NASCAR's Jeff Burton won't give up on Chase

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Jeff Burton jumped from 21st to 17th in the Chase for the Sprint Cup standings with seven races left after a third-place finish in Sunday's race at New Hampshire.  FILE/ASSOCIATED PRESS
FILE/ASSOCIATED PRESS
Jeff Burton jumped from 21st to 17th in the Chase for the Sprint Cup standings with seven races left after a third-place finish in Sunday's race at New Hampshire.

LOUDON, N.H. — Jeff Burton once experienced perfection at New Hampshire.

He’ll take third place this time – and a renewed sense that he can make a late push for a spot in the Chase.

One of NASCAR’s most respected drivers, Burton’s run at his first spot in the championship field since 2010 got a huge boost with his season-best finish Sunday. Yes, Brian Vickers’ trip to Victory Lane after a 75-race winless streak was the surprise of the race. But right behind him was Burton’s finish. Burton put Sprint Cup on notice that he can still make an impact in the standings over the final seven races before the field is set.

“We don’t think we are out of the Chase,” he said. “I know everybody else in the world does, but we don’t. We feel like we can still do it. There’s a lot of stuff that’s going to happen between now and Richmond. It’s so competitive, so tight.”

Burton jumped from 21st to 17th in the standings to move only 25 points out of 10th place and a guaranteed spot in the 12-driver field.

Burton, who led every lap in a 2000 win at New Hampshire, had a sluggish start to this season in the No. 31 Chevrolet. He had just one top-10 showing in the first eight races. Fortunately, his season started to turn at Charlotte.

Burton was 12th, then had back-to-back 11th-place finishes before finally cracking the top 10 again at Michigan. There’s a reason, though, Burton said no one else considers his team a contender. His recent runs have been solid, not spectacular, and he’ll need to show New Hampshire was the start of something big, not a one-off wonder.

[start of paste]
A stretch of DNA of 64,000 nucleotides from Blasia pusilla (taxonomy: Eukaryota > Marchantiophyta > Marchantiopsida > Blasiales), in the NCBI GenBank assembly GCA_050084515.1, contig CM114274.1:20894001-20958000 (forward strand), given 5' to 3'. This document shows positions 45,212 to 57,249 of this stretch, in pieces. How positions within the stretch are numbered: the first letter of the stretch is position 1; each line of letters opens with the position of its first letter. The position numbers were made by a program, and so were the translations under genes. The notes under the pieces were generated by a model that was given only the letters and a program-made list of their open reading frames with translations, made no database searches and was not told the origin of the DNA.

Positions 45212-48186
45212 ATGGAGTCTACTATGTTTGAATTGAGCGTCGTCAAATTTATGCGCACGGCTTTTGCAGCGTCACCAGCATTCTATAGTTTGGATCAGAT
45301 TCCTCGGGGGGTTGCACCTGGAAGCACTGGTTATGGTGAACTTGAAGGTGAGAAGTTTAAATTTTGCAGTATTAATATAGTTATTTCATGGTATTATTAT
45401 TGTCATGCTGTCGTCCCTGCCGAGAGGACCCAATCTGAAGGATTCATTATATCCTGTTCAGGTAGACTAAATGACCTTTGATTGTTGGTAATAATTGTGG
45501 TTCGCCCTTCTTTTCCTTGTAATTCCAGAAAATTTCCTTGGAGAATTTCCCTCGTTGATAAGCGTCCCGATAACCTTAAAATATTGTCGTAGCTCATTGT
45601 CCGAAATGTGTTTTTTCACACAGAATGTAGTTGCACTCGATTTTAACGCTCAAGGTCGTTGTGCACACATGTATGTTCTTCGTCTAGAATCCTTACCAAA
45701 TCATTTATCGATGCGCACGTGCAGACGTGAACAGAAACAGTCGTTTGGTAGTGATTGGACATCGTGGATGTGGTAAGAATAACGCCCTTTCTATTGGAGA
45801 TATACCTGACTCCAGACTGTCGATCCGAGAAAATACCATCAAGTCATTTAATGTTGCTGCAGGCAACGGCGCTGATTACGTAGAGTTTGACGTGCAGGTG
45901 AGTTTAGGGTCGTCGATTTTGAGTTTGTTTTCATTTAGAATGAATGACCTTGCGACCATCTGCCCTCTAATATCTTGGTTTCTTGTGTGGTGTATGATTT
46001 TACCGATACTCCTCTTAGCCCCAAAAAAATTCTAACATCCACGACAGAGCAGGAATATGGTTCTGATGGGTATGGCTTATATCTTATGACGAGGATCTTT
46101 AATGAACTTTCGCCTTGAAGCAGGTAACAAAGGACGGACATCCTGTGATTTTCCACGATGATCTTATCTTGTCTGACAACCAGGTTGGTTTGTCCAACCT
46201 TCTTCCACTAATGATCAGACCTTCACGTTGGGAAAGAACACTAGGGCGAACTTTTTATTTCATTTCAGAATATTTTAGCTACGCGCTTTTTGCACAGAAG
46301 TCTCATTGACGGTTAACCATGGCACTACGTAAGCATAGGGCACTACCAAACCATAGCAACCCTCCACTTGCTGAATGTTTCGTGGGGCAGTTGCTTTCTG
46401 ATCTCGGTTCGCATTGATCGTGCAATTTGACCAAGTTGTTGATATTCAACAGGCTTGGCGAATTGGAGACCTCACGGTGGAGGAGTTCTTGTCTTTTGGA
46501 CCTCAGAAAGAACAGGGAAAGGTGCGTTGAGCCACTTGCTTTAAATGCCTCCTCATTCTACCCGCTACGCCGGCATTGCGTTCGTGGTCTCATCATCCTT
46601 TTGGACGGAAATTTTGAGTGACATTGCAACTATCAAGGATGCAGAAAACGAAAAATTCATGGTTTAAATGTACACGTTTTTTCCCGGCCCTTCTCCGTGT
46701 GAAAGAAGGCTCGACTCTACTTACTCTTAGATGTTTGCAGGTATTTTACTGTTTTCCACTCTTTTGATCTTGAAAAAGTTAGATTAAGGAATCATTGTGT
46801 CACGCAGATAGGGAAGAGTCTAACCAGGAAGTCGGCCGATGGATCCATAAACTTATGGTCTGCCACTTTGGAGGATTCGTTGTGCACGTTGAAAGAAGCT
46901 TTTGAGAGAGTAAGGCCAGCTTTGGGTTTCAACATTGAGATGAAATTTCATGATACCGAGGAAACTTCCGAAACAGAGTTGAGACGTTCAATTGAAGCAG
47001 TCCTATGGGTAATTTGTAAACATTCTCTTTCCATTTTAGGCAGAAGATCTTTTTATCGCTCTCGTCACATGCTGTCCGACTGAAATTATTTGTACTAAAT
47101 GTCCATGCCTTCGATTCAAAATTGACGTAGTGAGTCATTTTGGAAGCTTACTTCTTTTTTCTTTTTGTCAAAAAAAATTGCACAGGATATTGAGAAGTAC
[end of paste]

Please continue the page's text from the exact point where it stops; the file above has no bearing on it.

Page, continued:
“I’m not saying we are the class of the field, but we are definitely making progress,” Burton said. “We feel like we are starting to build on something, and we understand what we’re looking for now. We feel like we are understanding why we are running well and we think we can improve.”

Burton, with 21 Cup wins, has taken a backseat at RCR as Kevin Harvick has become the organization’s star.

But Harvick is bringing his Budweiser sponsorship with him to Stewart-Haas Racing next season, leaving Burton as the face of the company.

“What we have to do is embrace the challenge and embrace the opportunity and go out and try to make it work, and try to be better through it,” Burton said. “But you can’t lose a caliber driver like Kevin and it not impact you. It’s just that simple. I think we can overcome it, and I think if we set out to do it, we can be better. Not because he’s leaving, but because in his absence, we’re going to do stuff to fill that void and through that, you make him get better.”

His performance at New Hampshire was a perfect example.


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